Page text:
“If you wipe one too many times then there is no way for you to recruit or equip your new performers.”

The abilities aren’t all there is to consider though, as there is both equipment and single use items you can use mid battle as well as a global ‘amazemeter’ that you fill up to cast global abilities on your team. This could be healing or dealing damage to enemies. Another thing to consider with the gameplay too is that there are 2 different ways to remove an enemy from combat. Traditionally by lowering their HP to 0, and then you also have the option to demoralise the enemy into fleeing by attacking their ‘Devotion’ to the cause. Devotion was easier to attack at early on, however, most abilities that target opponents devotion can also effect the performers devotion. Think of it similar to ‘stress’ in Darkest Dungeon. If the performers devotion falls to low they abandon your circus completely!

It is worth noting that the normal difficulty of Circus Electrique is quite challenging. There can come a point where starting a new game is the only option, which is something I found out hours in. There are several currencies and crafting materials required to hire, upgrade and equip your performers. When they die in combat, they’re gone. If you wipe one too many times then there is no way for you to recruit or equip your new performers to even stand a chance against the enemies. It felt very Fire Emblem. Each performer is super important to stay alive. If you are a Pokémon player that always uses attacks and never uses the other skills you may find this game quite difficult, so maybe start on Easy until you get your bearings.

There is a lot to talk about with the gameplay. It is a really complicated little system that does work together, but will take a lot of time to get a handle on. Sometimes Circus Electrique feels like 2 very different games smashed together. Both would work really well on their own, and whilst they do work together I found myself wishing one side of the coin was a little bit more easier to manage. There are so many different little symbols, abilities and factors to be mindful of it can definitely feel overwhelming. However, there are not a lot of games out there with this level of management so there is something to be said of a really niche game that is done really well.

Circus Electrique has an amazing aesthetic and it is absolutely gorgeous to look at. The artists nailed the brief and everything is themed appropriately for the time period. The performers are diverse and beautifully executed. There isn’t the same sprite for each performer either; different outfits, hairstyles, facial hair, help create a colourful palette of performers to choose from, whichi is a small detail that really pays off. The music and sound effects are also calming, pleasant and helps bolster the mood and immersion. As much as I absolutely hated the bosses, their designs are very creative and appropriate for the setting. It is hard not to love the look and feel of the game, it definitely ticks all the boxes and gives the player a whole body experience into an alternative London.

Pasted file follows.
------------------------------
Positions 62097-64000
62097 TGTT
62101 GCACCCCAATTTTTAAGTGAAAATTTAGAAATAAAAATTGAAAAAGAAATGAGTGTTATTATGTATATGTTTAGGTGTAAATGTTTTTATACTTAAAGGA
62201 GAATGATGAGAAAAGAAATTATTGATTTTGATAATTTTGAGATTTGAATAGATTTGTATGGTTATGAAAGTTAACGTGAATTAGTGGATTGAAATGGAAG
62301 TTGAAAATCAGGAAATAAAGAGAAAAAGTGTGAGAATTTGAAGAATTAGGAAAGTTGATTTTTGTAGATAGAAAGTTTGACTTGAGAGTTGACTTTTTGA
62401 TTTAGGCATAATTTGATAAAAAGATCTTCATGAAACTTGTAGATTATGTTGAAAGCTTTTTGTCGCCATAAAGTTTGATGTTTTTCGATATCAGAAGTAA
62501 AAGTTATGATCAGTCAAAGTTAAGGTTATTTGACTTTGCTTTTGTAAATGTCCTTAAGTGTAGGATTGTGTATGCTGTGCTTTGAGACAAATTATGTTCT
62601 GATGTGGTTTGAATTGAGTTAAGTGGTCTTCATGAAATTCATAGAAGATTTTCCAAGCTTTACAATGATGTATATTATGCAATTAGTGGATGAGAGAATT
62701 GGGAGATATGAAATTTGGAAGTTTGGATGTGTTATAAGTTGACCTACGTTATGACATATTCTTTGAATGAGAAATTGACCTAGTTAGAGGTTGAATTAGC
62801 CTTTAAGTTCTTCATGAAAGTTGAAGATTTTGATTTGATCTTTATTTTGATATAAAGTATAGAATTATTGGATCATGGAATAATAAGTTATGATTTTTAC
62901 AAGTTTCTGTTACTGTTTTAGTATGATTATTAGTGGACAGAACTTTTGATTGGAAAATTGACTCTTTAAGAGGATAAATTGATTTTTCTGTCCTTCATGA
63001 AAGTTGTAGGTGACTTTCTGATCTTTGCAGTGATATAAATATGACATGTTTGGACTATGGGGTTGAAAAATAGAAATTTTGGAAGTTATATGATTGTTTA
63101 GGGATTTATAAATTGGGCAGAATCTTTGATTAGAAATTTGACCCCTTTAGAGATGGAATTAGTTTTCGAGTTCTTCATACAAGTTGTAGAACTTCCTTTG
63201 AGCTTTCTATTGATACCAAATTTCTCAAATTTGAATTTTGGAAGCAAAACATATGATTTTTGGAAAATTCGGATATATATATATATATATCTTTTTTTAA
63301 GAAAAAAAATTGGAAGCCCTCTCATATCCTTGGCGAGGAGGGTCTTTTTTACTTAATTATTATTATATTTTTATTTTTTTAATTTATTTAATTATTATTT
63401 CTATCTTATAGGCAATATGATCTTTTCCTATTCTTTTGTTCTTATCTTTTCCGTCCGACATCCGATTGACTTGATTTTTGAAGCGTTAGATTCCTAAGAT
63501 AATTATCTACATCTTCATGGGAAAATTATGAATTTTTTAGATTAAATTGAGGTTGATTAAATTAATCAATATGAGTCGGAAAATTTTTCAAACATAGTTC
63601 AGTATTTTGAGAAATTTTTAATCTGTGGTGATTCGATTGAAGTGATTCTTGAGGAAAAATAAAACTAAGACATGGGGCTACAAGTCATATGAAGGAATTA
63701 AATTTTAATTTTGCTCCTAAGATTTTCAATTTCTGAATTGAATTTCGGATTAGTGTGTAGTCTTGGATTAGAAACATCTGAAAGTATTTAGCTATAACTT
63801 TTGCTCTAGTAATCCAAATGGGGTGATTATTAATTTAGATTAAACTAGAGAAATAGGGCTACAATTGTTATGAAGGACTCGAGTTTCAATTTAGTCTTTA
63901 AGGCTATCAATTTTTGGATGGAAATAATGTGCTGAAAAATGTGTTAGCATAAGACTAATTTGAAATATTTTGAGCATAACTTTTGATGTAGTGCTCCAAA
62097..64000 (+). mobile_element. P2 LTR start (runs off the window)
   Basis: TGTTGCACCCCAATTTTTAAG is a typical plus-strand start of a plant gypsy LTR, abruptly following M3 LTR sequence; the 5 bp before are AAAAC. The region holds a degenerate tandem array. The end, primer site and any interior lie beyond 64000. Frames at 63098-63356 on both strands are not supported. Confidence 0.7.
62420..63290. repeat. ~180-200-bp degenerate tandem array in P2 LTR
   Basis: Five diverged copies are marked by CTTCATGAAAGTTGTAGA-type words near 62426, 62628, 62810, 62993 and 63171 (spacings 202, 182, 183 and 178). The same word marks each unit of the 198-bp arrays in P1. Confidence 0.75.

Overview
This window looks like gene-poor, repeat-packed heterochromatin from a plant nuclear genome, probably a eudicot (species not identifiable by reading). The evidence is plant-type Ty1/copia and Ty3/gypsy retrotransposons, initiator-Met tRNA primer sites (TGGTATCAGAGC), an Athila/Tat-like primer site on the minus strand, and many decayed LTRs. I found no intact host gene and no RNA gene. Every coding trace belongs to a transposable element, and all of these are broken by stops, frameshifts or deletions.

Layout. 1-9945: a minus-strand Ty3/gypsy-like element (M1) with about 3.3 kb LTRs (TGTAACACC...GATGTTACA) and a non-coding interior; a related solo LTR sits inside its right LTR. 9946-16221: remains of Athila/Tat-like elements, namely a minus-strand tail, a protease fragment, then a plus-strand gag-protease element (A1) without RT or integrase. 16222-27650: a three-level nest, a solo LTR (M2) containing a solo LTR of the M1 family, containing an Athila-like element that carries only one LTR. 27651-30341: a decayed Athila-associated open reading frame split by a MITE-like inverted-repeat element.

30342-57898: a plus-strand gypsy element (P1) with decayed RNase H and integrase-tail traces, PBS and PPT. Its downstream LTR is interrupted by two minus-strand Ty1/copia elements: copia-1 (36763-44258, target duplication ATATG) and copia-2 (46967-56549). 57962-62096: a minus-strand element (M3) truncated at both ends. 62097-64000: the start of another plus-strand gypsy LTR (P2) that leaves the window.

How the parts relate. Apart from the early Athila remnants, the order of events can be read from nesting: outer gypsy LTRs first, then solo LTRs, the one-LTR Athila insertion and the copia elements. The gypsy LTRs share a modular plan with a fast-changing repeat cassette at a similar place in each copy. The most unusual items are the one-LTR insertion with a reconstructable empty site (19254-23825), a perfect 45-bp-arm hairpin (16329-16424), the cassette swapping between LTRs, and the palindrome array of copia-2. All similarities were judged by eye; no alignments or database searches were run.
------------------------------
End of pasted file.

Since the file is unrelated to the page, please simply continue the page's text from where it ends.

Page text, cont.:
• Unique gameplay systems that work together
  • Diverse range of characters
  • Amazing immersive visuals setting
  • In game references and support are helpful


  • Huge difficulty curve
  • Overwhelming amount of things to learn

Circus Electrique is truly a unique experience compared to the range of games on offer today. With a mix of several different genres, it somehow manages to blend them together in a way that makes logical sense and create seamless gameplay. However, the caveat is that there is a lot to learn as it isn’t a simple casual game. Both management and tactical RPG systems require a lot of strategic planning and knowledge which can become overwhelming quite quickly if you aren’t careful in following all the directions. Despite this, Circus Electrique delivers a gorgeous environment to play in alongside a diverse range of performers to pick from. If steampunk is your aesthetic and you enjoy a challenge, Circus Electrique will give you an experience you won’t soon forget.